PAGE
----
The following locations are north of Cody. Take highway 120 north of town (the turnoff in town is easy to miss -- refer to the map). The turnoff looks like this northbound on 16th Street / Hwy 14:
You'll drive by good views of Heart Mountain. About 16 miles north of Cody, turn left on the Chief Joseph Highway (Wyoming 296) toward Yellowstone and the Beartooth Mountains.
(Above) This southward view is on the Chief Joseph Highway looking back to the north end of Rattlesnake Ridge and Cody. The red rocks are the Triassic Chugwater formation, one of my favorite rock names. It was formed in a shallow inland sea during the early dinosaur age 200-250 million years ago.
(Above) View from the summit on Chief Joseph Highway. The flat-topped mountain on the right side is the Beartooth Mountains, the source of the Heart Mountain detachment. The canyon to the left is the Sunlight basin. While you're at the view area, be sure to read the signs about this road's interesting history.
(Above) From the view area you'll look down on this block. Looking carefully, you'll see the triangular flat surface on the right side of it. That is the Heart Mtn Detachment, with the rocks above eroded off. The detachment continues to the left below the faulted and tilted rocks above. Here, the detached blocks are still on top of Paleozoic sedimentary rocks, having not reached the Bighorn Basin.
(Above) In this wide view from the view area, the detached block above is on the left and the Beartooth Mountains are on the right. The horizontal lines on the far mountain slopes are glacial moraines from the peak of the last ice age. The ice was a thousand feet thick, and flowed from the Sunlight area on the left to Clark Fork on the right.
(Above) Also from the highway view area, you can see Table Mountain, which is the Heart Mountain detachment with the rocks above eroded off. The massive mountains behind are the Beartooth Mountains, the source of the giant landslide.
(Above) View of the Absaroka Wilderness from the highway view area. The snow-covered peaks are all volcanic rocks about 50 million years old, part of one of the largest volcanic fields in North American geologic history.
(Above) If you continue toward Yellowstone on the Chief Joseph Highway, you'll come to the Beartooth Highway, U.S. 212. This is a southward view from the small pullout that has an outhouse. The Heart Mountain detachment is the horizontal surface running all the way across this view. In places it has sedimentary rocks on top of it, and in others those rocks separated and Absaroka volcanic rocks were deposited directly on the detachment surface. I love bringing curious travelers here and seeing if they can figure out what they're looking at! Now you have a head start.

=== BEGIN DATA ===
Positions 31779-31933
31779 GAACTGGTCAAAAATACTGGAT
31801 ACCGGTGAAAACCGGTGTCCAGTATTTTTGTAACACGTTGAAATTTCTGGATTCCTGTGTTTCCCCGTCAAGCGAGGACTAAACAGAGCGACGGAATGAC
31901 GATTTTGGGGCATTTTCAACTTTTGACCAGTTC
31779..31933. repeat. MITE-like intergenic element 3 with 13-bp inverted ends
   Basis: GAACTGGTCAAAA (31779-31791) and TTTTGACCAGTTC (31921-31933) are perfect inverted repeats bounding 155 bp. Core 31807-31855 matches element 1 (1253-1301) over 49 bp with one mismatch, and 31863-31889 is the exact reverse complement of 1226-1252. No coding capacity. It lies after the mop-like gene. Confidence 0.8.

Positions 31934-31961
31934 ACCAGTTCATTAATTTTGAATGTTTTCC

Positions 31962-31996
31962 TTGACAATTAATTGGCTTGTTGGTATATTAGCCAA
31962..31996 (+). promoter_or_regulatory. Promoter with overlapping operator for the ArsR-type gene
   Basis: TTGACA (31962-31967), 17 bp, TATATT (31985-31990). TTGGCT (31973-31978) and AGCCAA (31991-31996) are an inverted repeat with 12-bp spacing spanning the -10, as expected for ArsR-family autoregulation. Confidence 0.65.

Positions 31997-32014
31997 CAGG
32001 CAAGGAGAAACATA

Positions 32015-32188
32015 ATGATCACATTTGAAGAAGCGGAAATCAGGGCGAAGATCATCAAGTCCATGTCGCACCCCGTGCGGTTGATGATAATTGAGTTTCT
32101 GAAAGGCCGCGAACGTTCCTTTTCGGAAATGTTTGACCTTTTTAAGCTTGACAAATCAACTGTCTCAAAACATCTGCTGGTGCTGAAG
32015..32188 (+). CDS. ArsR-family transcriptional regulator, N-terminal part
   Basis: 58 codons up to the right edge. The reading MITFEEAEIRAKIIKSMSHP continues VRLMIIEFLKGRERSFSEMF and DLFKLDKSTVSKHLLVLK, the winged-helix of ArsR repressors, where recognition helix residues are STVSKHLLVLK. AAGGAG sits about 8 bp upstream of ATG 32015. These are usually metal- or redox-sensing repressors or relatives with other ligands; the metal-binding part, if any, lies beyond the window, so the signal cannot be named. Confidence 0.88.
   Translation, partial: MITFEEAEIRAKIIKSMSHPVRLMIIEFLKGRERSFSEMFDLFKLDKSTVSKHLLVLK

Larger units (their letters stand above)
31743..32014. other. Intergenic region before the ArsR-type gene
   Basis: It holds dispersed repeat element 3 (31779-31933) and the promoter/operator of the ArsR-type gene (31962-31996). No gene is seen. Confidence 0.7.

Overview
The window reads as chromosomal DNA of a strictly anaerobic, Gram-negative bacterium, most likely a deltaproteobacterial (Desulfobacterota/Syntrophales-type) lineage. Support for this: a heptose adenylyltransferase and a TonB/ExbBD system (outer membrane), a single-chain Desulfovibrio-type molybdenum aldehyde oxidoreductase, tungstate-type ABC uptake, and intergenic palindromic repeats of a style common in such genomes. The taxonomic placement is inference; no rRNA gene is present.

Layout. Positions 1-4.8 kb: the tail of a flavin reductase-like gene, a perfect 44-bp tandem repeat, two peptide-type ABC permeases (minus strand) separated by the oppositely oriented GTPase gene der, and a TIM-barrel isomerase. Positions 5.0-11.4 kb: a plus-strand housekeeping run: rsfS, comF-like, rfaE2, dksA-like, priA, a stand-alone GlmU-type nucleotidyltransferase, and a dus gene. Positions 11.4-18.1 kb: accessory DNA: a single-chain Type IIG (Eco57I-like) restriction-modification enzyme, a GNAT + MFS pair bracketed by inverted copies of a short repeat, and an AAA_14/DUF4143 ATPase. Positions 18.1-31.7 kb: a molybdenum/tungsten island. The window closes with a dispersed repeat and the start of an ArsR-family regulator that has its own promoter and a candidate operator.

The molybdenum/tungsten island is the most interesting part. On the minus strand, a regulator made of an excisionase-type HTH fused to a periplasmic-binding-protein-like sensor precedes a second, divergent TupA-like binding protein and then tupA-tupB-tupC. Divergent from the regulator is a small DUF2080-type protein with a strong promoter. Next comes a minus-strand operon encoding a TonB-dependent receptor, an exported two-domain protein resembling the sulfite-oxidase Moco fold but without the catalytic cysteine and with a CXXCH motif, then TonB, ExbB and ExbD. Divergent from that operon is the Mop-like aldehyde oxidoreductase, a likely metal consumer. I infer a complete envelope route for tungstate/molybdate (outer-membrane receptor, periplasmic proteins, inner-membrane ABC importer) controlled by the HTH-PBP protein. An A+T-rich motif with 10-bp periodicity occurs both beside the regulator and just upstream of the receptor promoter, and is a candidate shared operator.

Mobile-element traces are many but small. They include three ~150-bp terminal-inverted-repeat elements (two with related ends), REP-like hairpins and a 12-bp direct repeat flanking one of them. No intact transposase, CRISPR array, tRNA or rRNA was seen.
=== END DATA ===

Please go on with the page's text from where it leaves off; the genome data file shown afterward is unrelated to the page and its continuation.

The Great Unconformity
An unconformity is a boundary across which time is missing from the geologic record. In other words, there is a gap in time between the rocks above and below. An angular unconformity is a boundary in which the rocks below are tilted more than the rocks above, which means the boundary represents a time during which tectonic tilting or folding took place before the lower rocks were eroded down to a flat surface and the rocks above were deposited. The "Great Unconformity" is the boundary with Precambrian rocks below and Paleozoic rocks above. Here in western Wyoming, the time missing across that boundary is about 2 Billion years, or half of Earth's entire history! It's also present in the Grand Canyon and many locations across North America, with varying amounts of time missing.
(Above) This unconformity is present under all of Cody. It is between the 200 million year old Chugwater formation and Tertiary sediments less than about 10 million years old. Viewpoint is a highway 20 turnout west of the Cody Rodeo Grounds.
(Above) The Great Unconformity is the tilted surface between the layered sandstone above the tunnel and the pinkish granite below. Half of Earth's history is missing across that boundary! This is highway 20 west of Cody just east of the Buffalo Bill dam.
(Above) Here, the Great Unconformity has a stream channel. The sandstone above is called the Cambrian Flathead Sandstone, and it contains pieces of the older granite in it. The sandstone was deposited after a sustained period of tectonic inactivity and erosion, as the ocean advanced across the continent from west to east. Imagine that -- North America was eroded all the way down to sea level at the end of the Precambrian era about 540 million years ago!